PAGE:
A construction site with heavy machinery and construction workers wearing bright safety colors
Tenex Contractors explores the advantages of specialized applications for grading & excavating companies

When Don Pearson struck out on his own to start Tenex Contractors in early 2021, he brought along a trusted partner: the enterprise-class software for estimating that he was familiar with.

The heavy-construction estimating and operations veteran has used the same specialized application to manage bidding for close to two decades. Most recently, it helped him turn out up to 1,200 bids a year as chief estimator for a $200 million company. So, when he started his own smaller operation, reverting to spreadsheets was not a consideration.

“When you’re starting or running a business based on competitively bid contracts as the main source of income, the importance of good estimating software just cannot be overlooked,” said Pearson. “It’s a critical investment.”

Tenex is based in Burlington, Wisconsin, and performs grading, excavation and road construction across the southern part of the Badger State. Jobs are split evenly between public and private projects. Pearson anticipates they will skew more to the public department of transportation (DOT) sector going forward.

The company came close to reaching its goals for revenue in its first year. That was despite getting a late start in a region where weather can limit the length of the season. A backlog of bids already won and strong development activity in the region both indicate continued growth in 2022.

Working faster and increasing accuracy can be opposing propositions in estimating, but Pearson says that combination is the defining benefit that specialized estimating software provides over even the best spreadsheet-based solutions. “The best part of the program is that it speeds up the process and increases bidding accuracy and consistency, allowing us to bid more projects and obtain more work,” he said. Tenex was up and running within a week of purchasing its estimating software application, an unusually quick start up enabled by Pearson’s previous experience. He frequently works remotely and can easily log in and access the software from anywhere.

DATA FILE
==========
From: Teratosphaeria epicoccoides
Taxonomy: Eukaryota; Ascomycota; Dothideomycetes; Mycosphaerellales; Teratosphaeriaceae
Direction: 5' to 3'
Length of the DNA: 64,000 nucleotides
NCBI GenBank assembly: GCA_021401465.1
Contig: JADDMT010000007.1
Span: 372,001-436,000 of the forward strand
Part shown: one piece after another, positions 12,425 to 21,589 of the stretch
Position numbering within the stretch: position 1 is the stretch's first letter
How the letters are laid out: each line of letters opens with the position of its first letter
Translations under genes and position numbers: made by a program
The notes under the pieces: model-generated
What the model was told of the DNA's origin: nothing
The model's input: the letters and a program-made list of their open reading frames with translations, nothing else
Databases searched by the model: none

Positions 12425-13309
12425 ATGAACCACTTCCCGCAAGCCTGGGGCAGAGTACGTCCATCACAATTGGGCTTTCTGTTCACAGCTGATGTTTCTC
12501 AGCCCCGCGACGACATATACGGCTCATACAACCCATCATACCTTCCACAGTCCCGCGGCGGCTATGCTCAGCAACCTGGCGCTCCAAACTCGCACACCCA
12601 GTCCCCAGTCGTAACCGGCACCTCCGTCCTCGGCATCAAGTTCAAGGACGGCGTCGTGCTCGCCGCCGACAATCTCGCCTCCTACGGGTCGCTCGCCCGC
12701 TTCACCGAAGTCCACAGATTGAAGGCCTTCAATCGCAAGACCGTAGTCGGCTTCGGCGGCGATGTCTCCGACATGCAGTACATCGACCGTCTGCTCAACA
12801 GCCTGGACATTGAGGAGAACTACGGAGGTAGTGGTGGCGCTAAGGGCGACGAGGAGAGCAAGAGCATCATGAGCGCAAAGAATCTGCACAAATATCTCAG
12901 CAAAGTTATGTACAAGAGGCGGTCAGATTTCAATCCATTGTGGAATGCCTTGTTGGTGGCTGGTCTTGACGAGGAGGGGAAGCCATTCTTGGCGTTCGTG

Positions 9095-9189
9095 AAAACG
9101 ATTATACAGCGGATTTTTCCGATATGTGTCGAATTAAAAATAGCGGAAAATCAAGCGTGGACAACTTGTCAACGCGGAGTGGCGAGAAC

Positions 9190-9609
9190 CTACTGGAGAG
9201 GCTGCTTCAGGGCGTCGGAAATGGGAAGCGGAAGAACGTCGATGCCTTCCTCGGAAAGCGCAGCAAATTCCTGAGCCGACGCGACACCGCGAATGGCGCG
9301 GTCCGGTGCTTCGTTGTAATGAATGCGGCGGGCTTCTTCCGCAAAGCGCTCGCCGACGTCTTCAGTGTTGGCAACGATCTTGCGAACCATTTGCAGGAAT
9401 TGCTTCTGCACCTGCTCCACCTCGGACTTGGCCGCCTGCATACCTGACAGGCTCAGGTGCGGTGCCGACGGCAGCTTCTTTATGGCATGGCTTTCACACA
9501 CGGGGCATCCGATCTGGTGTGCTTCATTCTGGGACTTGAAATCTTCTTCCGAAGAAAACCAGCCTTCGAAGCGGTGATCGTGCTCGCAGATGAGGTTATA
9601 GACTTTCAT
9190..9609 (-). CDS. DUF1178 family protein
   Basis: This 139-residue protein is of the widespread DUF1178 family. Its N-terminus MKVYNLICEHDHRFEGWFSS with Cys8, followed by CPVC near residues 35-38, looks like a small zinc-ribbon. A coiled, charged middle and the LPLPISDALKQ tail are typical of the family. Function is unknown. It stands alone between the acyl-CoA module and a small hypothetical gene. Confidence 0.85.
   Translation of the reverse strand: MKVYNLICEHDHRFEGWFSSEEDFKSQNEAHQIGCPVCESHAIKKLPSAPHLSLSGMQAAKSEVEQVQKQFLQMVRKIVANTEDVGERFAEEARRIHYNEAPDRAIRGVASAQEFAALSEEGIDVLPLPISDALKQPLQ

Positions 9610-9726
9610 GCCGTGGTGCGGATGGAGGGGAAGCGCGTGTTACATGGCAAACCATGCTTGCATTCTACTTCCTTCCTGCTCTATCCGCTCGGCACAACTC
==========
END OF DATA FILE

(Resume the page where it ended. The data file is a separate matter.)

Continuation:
Pearson creates about 200 bids annually for his new company. Still, he will rely on the same features he took advantage of at the larger company. He calculates that bidding with specialized software is at least two times faster than bidding with Microsoft Excel but cautions that speed is only part of the story. “You need to feel comfortable with the accuracy of the numbers and be able to change overhead, margins or other variables quickly,” he said. “You just can’t do it fast enough with Excel, so you invariably end up compromising and plugging in higher, safer numbers.”

Specialized software applications for heavy construction estimating allow contractors to establish prepopulated databases of cost items, templates and structures for the specific type of work they do and how they do it.

A contractor can use these building blocks to streamline the process instead of having to start from scratch, plug in individual items and hunt for costs. It also gives estimators confidence in their numbers.

Beyond cost databases, leading software platforms include other important features. Audit trails can identify who did what to the bid and when. Error check wizards can scan for potential mistakes that estimators may have overlooked. Software programs also come with built-in databases for DOT bid items for each state and they automate the process of downloading DOT bid forms, populating them and then uploading the finished bid.

Pearson handles bids for his new company himself, but he says the ability for multiple estimators to collaborate efficiently is a big advantage estimating software provides over spreadsheets for larger companies. He also says ease of use is vital and calls built-in capabilities for quickly analyzing, comparing and incorporating bids from subcontractors and vendors a must-have option.

Building bids faster leaves more time for strategy, and it’s vital for software functionality to assist with pricing and distribution strategies, particularly for public projects, according to Pearson. These capabilities proved especially valuable, as the pandemic and related market factors made 2021 an unusually tough year to start a new company.

Pearson was also under pressure to learn market conditions specific to an unfamiliar region of Wisconsin along with the ins and outs of how his competitors in that area were bidding. Aggregate pricing, for example, was up to 50% higher than it was in the region where he previously worked. More important was the ability to figure out how his new competitors were bidding on public DOT projects and where they were putting markups and margins. “I don’t know what I would have done without the software,” he said. “The software allowed us to learn from the losses and learn quickly.”


“We all have many of the same expenses and are basically doing the same tasks,” Pearson said. “We take item-priced bid results and then easily duplicate estimates and make various adjustments to locate the needed focus areas for adjustments. This bid pricing and distribution strategy is more important than I ever anticipated, and we’ve saved valuable time zeroing in on where our competitors were beating us without having to guess.”

Pearson points to a recent nearly $1 million municipal project where estimated and actual costs varied by only $4,000 as an example of how precise the software allows him to be. “I continue to see a lot of contractors bid very competitively,” he said.